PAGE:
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Asbestos, malfunctioning heating and a faulty roof: These are the issues that Ontario says are behind the Science Centre closure

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The province says keeping the current Ontario Science Centre building open to the public even temporarily would still require the “immediate closure” of the facility along with an initial investment of $70 million in “urgent capital repairs” and another $20 to $40 million for “immediate roof repairs.”

Amid public backlash, the province is continuing to defend its decision to abruptly close the beloved Toronto tourist attraction, suggesting that it would cost “a minimum” of half a billion to keep the aging museum open long-term. 

The museum was permanently closed on June 21 after the province said a recent report from engineering firm Rimkus identified a number of roof panels that would need to be replaced or reinforced at facility.

The report was the catalyst for closing the facility last month, with Infrastructure Minister Kinga Surma calling the deteriorating roof panels a “health and safety risk.”

Staff can remain at the facility over the summer in order to decommission the site by Oct. 31, the province has said.

The engineering report commissioned by the province did provide alternatives to shutting the centre down and others, including the firm that designed the facility, said the museum could stay open and be renovated safely by cordoning off some sections of the buildings.

But in an update provided Thursday, Infrastructure Ontario dismissed that idea, indicating that the site would need to be closed regardless of the course of action that is taken. 

“What it is really, really important to be very clear about, we cannot rehabilitate this asset unless the entire buildings are vacant,” Jane Domenico, Infrastructure Ontario’s president of asset management and modernization, told reporters on Thursday.

“There is no spot repair that will be sufficient or safe.” 

She said the province isn’t even fully aware of the damage to roof panels as many were inaccessible to the engineering firm that conducted the review. Domenico noted that a total of 24,000 square feet of roof panels have not yet been investigated.

According to the province, "highly intrusive access through reinforced concrete" would be required to look into uninvestigated areas in Building A, a move they say could cause significant impacts, including vibration and structural shifting, to the existing roof panels. This, the province said, could post a "risk to occupants within the building."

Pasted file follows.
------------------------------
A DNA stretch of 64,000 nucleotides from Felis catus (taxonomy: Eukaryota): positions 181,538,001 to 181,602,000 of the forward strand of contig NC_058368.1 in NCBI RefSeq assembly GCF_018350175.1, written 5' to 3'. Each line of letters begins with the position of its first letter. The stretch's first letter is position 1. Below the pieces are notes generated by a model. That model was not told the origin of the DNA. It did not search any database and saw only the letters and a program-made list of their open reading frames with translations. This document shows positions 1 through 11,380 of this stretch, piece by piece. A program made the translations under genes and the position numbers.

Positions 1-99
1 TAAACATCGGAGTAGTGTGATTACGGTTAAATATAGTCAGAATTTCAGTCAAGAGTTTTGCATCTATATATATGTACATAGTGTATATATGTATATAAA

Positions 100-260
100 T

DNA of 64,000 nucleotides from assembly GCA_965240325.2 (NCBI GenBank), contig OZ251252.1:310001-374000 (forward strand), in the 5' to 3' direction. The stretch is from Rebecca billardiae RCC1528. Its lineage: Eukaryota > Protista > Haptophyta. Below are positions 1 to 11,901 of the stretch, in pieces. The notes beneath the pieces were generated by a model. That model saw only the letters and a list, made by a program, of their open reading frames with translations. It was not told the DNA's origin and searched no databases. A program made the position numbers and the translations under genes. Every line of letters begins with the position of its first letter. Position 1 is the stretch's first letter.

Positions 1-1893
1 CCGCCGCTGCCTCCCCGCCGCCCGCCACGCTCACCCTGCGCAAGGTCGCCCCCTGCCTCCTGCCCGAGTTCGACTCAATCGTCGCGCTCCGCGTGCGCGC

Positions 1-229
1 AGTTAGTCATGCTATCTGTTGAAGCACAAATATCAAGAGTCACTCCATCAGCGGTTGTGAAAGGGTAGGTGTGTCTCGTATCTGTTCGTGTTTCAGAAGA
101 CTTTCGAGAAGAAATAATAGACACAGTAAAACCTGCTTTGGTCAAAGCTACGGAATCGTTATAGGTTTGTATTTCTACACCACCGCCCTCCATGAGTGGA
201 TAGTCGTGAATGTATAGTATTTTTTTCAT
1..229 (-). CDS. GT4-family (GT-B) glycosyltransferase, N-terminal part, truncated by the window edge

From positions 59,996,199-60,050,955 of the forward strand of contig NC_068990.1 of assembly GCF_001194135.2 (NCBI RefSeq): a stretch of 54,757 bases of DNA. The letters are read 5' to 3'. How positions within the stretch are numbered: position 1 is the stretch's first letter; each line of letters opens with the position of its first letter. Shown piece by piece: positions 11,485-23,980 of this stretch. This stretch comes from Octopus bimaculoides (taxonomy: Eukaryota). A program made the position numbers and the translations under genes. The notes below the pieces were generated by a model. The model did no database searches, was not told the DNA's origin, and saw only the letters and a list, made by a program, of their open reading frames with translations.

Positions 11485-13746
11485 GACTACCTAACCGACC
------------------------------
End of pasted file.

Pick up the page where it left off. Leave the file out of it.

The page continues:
Staff are also concerned with disrupting asbestos and other hazardous materials during the investigation of the remaining panels, the province said.

Infrastructure Ontario noted that a recent roof leak in Building C occurred in an area "adjacent to an uninvestigated area."

According to a business case released last year, the roof is just one of a number of things that have fallen into disrepair at the facility, including mechanical, electrical, and elevator systems, which all require significant investment.

In Building B, the province noted that there is no heating due to malfunctioning heating pipes, a situation which would need to be fixed before the winter season due fire safety risks associated with "sprinkler system freezing.”

Much of the needed repairs that have been identified are due to deferred maintenance that has been put off for years by the current and former provincial governments.

On Thursday, Domenico added that the costs associated with rehabilitating the site will likely go up as “more on-site investigation is undertaken.” 

Speaking to reporters at an unrelated news conference on Wednesday, Premier Doug Ford called the building “decrepit” and suggested that fixing it is simply too expensive.

"It's not as simple as you just saying, 'Go in there and throw some shingles down, and we're all done," Ford said when asked by reporters at the press conference.

The provincial government has issued a request for proposals for a temporary home for the science centre. A new science centre is set to be built at Ontario Place but isn’t expected to open until 2028 at the earliest. Critics have suggested that moving to a temporary site may in fact be more expensive than fixing the most critical issues to keep the site running in the short term.

The province could not provide a clear answer about what the plans are for the existing buildings after the museum is vacated in the fall and whether they will be demolished.

"We will have discussions with the City of Toronto," Surma said Thursday. "Of course there is always been discussions about having science-related programming on site. We’d like to hear from the city of Toronto on that front."

With files from CTV News Toronto’s Jon Woodward

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